Such was the wonderful life of this Self-realized sage, who never spoke a word nor wore a shred of clothing except for the kaupina. The epithet Brahmendra is usually applied to the Sanyasin name of Sadashiva, to indicate his perfect state of abidance in Brahman. There can be no disputing of his own rich and impressive contribution to the spiritual enlightenment of humanity through song and discourse and above all through his life. He was an Avadhuta sanyasin in the Paramahamsa Parivrajaka order, wandering around—a moving beacon of spiritual light to the world.

Sadashiva Brahmendra wrote many scholarly works of which the most important is his ‘Brahma sutra Vritti’ which is a verse condensation of Advaita Vedanta and a brilliant exposition of Shankara’s ‘Bhashya Sutras’. ‘Sudhakara’ is another brilliant but brief commentary on Patanjali’s Yoga sutras. Atmavidya Vilasa is a poetic discourse on Atma Vidya which sets forth the nature and significance of the quest for spiritual light and method of attaining it.

More than the philosophical treatises that Sadashiva Brahmendra wrote, the kirtanas that he sang with effortless ease have become a boon to the Carnatic musicians. Compositions like Pibare Rama Rasam [Janjooti Ragam, Adi Tala], Khelati Mama Hridaye [Athana Raga, Adi Tala], Manasa Sanchara Re [Chalukeshi Raga, Adi Tala] etc are some of the very fine compositions which bring home the very essence of Advaita Vedanta in a nutshell in simple mellifluous Sanskrit.

Sadashiva Brahmendra who laid down his life sometime between 1750 and 53 knew in advance when he would enter Samadhi. With this realization he reached Nerur and desired to meet the Maharajas of Mysore, Tanjore and Pudukottai who were his ardent devotees. Even though he could not send word to them, all the three Maharajas were present by themselves on the day of his entering Samadhi. This power of thought transmission was probably one of the Yoga Siddhis which he had acquired. He apprised the rulers of his decision to enter into Samadhi and directed that they were to construct his Samadhi as per instructions. He also instructed that on the 9th day of Samadhi, a Bilva tree would sprout at the spot and that on the 12thday a saint from the North would come with a Shivalingam [Banalingam] which should be installed 12 feet on the eastern side and a temple built on it. Exactly as predicted, a Bilva tree sprouted on the ninth day and three days later a saint from Kashi brought the Lingam. It was installed at the spot by the Maharaja of Pudokottai and a temple built. The shrine at Nerur on the banks of the Kaveri has been a pilgrimage centre ever since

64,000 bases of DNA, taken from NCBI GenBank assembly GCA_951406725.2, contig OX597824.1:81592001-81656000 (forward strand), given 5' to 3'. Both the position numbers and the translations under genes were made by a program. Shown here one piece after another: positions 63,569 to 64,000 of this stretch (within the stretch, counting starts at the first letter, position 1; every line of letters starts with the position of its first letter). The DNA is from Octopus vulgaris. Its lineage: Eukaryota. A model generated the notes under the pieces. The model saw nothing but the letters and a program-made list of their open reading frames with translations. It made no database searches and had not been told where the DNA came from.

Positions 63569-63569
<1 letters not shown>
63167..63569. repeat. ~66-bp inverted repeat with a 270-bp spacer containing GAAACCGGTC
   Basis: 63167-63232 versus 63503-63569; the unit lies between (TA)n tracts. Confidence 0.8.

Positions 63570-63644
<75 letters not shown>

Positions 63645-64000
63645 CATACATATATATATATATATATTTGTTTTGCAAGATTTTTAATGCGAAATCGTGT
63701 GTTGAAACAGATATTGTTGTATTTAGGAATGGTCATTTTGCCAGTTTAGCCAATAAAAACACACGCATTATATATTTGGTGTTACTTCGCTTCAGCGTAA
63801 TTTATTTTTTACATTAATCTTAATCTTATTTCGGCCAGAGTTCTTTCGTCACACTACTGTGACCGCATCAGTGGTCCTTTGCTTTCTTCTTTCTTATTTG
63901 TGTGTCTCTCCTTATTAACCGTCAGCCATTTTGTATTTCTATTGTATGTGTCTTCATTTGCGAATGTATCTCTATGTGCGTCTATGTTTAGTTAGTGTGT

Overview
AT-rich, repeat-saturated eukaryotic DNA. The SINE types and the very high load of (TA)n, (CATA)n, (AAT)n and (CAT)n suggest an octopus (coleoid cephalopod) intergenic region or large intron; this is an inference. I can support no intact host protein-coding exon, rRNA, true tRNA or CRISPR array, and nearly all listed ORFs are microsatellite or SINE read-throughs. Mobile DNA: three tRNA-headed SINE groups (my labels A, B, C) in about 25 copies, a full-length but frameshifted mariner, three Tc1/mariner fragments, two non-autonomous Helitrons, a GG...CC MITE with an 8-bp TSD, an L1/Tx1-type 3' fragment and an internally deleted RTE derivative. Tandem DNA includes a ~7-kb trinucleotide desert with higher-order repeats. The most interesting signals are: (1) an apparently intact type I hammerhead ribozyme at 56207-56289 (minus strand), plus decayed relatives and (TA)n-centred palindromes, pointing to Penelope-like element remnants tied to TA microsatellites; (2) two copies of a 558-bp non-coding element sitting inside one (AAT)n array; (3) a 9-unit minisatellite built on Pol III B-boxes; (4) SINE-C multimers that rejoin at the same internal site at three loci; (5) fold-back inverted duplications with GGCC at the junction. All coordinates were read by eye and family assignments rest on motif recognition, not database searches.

Sringeri Math Jagadgurus have always held Sadashiva Brahmendra in high esteem and regard, right from the days of the 32nd Pontiff His Holiness Sri Narasimha Bharati V111 [1817-1879] who realized the greatness of Sadashiva Brahmendra. H.H. visited the shrine at Nerur more than once. His successor Satchidananda Shivabhinava Narasimha Bharati [1879-1912] also visited Nerur and during one such visit composed two mellifluous stotras in Sanskrit in Sadashiva’s praise. These stotras record some of the Siddhis of Sadashiva and the depth of his knowledge. It is said that once when he was worshipping Sadashiva at the shrine, some devotees who were watching the worship, heard a clear conversation between two persons. One of the voices could have been that of Sadashiva Brahmendra. It is reported that after this visit to Nerur and his subsequent return to Sringeri, H.H. chose a life of seclusion. His successor Sri Chandrasekhar Bharathi, the 34th Pontiff, also visited Nerur and after his return to Sringeri, he preferred to be alone in Antarmukha in the Narasimhavanam, repeating Sadashiva’s ‘Atma Vidya Vilasa’ and Shankara’s ‘Vivekachudamani’. His successor Sri Abhinava Vidyatirtha also visited Nerur twice and offered worship in perfect humility.

Such was the life of the extraordinary Yogi. Sadashiva Brahmendra. Some of the great Yogis sometimes behave like children and sometimes like mad men in so far as their external actions are concerned; but inwards, like the great Rishis of ancient days, they are one with the BRAHMAN. Sadashiva Brahmendra was one such great Yogi. B.M.N.Murthy

ARTICLE NO. 444---Sri Sadashiva Brahmendra---A True Avadhuta
Created: Friday, May 16, 2008 11:25 AM


At April 5, 2015 at 9:08 PM , Blogger aanandam said...